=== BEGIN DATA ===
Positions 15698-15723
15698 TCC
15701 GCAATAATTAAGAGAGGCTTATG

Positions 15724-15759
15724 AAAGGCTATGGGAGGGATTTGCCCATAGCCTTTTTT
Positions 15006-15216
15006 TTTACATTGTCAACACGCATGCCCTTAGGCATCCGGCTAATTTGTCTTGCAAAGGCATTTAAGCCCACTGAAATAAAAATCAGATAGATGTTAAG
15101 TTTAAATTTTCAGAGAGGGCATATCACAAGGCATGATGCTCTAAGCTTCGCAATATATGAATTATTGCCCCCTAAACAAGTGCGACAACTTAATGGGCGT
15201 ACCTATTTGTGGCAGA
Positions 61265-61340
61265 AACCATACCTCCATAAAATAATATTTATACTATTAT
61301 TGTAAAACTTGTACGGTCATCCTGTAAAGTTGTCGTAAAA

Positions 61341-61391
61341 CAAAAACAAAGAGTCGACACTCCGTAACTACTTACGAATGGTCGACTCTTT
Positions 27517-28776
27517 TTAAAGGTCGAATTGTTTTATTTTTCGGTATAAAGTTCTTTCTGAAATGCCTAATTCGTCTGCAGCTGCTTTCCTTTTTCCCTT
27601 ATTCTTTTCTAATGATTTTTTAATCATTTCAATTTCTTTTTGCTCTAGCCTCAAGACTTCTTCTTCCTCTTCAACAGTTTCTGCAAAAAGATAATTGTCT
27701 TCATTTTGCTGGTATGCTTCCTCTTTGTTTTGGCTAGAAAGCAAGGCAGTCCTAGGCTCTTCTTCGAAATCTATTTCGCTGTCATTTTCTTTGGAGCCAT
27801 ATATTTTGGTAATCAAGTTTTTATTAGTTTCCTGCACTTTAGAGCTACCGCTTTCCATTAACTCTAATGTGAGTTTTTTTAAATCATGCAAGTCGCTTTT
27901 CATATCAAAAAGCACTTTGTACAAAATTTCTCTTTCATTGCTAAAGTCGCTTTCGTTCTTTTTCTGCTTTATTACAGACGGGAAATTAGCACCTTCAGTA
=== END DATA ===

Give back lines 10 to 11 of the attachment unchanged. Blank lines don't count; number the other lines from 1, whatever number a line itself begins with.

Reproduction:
Positions 61265-61340
61265 AACCATACCTCCATAAAATAATATTTATACTATTAT